Semester
15 Weeks
18 Credits
Spring 2024
Jan 30 - May 10
In the Field
Fall 2024
Sep 1 - Dec 12
Open
Spring 2025
Jan 27 - May 9
Open
Program Costs
  • Tuition$21,000
  • Room & Board$5,750
  • Total$26,750
Application Deadlines
Spring 2024
November 15, 2023
Fall 2024
May 15, 2024
Spring 2025
November 15, 2024
Semester Program

Endangered Species

Kimana, Rift Valley, Southern,
Kenya

Study diverse wildlife and engage in hands-on conservation research in the world-famous national parks and stunning landscapes of Kenya and Rwanda. In Kenya, the survival of several endangered, threatened, and vulnerable species hinges on many factors, including the availability of critical resources, climate change, and land use adjustments. Research the root causes of these changes and how different conservation strategies can benefit both humans and wildlife. In Rwanda, you’ll view additional iconic endangered species, compare national conservation strategies, and hike into the rainforest to witness mountain gorillas in their natural habitat.

  • On a multi-day camping trip, explore Amboseli National Park – widely regarded as the best place in the world to observe free-ranging elephants.
  • Track endangered mountain gorillas through the Rwandan rainforest with guest lecturers from the Dian Fossey Gorilla Fund. For a life changing hour, live face to face with one of the most majestic creatures on earth.
  • Visit multiple conservancies and wildlife orphanages, learning how experts care for and use technology to steward lion, white and black rhinoceros, elephant, zebra and other wildlife populations.
  • Spend the day with a local Maasai family and learn about their culture, history, daily life, and relationship with nature.
  • Conduct a comprehensive field research project: Develop a research question, collect and analyze data, write a paper, and present your findings.

Academics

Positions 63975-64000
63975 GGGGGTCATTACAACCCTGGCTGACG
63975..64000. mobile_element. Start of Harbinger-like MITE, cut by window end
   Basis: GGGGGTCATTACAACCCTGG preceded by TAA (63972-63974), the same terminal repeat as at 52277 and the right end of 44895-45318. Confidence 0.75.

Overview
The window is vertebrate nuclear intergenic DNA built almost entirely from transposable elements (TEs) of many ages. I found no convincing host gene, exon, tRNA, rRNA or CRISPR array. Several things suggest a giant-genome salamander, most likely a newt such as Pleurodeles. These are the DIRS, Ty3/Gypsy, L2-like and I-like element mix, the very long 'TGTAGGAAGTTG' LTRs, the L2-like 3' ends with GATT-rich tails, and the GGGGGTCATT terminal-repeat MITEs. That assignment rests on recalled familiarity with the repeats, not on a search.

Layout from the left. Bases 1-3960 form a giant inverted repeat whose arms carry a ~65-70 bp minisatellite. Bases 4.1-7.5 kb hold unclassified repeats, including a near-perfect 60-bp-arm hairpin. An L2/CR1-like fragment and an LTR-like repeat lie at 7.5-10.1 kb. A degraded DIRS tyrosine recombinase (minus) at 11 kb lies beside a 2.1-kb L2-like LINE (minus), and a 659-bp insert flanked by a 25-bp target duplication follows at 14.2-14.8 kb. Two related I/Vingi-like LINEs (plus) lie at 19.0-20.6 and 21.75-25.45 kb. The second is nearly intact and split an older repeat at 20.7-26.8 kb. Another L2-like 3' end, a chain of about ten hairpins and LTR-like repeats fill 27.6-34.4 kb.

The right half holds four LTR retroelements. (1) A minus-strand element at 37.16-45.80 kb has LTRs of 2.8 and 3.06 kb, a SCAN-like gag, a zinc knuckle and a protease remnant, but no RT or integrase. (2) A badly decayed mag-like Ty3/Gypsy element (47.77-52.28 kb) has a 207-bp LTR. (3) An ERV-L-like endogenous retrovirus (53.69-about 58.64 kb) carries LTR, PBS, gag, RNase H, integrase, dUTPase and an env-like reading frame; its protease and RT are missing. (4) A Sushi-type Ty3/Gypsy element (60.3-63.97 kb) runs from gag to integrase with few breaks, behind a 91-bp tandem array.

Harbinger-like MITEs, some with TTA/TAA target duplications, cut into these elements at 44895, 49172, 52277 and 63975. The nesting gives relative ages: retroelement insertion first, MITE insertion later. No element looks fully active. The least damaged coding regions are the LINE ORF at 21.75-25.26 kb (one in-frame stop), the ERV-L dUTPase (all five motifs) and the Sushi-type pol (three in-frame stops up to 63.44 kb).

This academically rigorous program follows a six-day/week schedule. Each program combines theory learned during classroom sessions with field-based applications. The interdisciplinary curriculum is designed to help students actively discover and understand the complexities of environmental, social, and economic issues in Kenya.

Major academic themes include:

  • Wildlife management
  • Climate change resilience
  • Water conservation
  • Wildlife ecology and behavior
  • Conservation strategies
  • Community governance of protected areas
  • National parks management

Courses

On the Endangered Species program, you will take three 4-credit disciplinary courses, one 2-credit language and culture course, and a 4-credit capstone Directed Research course. Courses are participatory in nature and are designed to foster inquiry and active learning. Each course combines lectures, field exercises, assignments, tests, and research. All courses are taught in English.

Click on the
to view a description and download the syllabus.
SFS 2060
Introduction to Swahili Language and East African Culture – Kenya
2 credits
SFS 2060

Introduction to Swahili Language and East African Culture – Kenya

2 credits

This course contains two distinct but integrated modules. The Swahili language module offers listening, oral, and written practice of the Swahili language, at a basic level of proficiency, to increase students’ communication and comprehension skills. The sociocultural aspects of Kenyan tribe’s module emphasize understanding of, and direct contact and interaction with, the native communities with which SFS works, primarily the Maasai. This exposure to culture and language is reviewed and processed through lectures, field exercises, and classroom discussion. The sociocultural module is designed to help students engage in the culture and be therefore more adept at working effectively in their Directed Research efforts.

View Syllabus
SFS 3752
Endangered Species Conservation
4 credits
SFS 3752

Endangered Species Conservation

4 credits

The Endangered Species Conservation course aims to provide students with a comprehensive understanding of the historical context and principles of conservation and management, particularly in resource management. It explores the utilitarian approach that advocates for sustainable management of renewable resources to prevent their exhaustion. The course emphasizes the urgent need for efficient utilization of available resources to address the contemporary challenges of species extinction, ecosystem degradation, and fragmentation of indigenous vegetation. Students will learn about the decision-making processes involved in determining the threatened status of species, selecting appropriate management strategies, and allocating resources effectively. The course specifically focuses on the landscape dynamics of East Africa Savanna Ecosystems and their impact on the vulnerability of wildlife species. It examines regional and Kenyan conservation efforts and provides hands-on training in field techniques for assessing and monitoring vulnerable species. The course also employs a comparative approach to evaluate the effectiveness of different management systems at local, regional, and global scales. Overall, students will gain practical knowledge and skills that will be applied to meet the objectives of the Directed Research component of the course.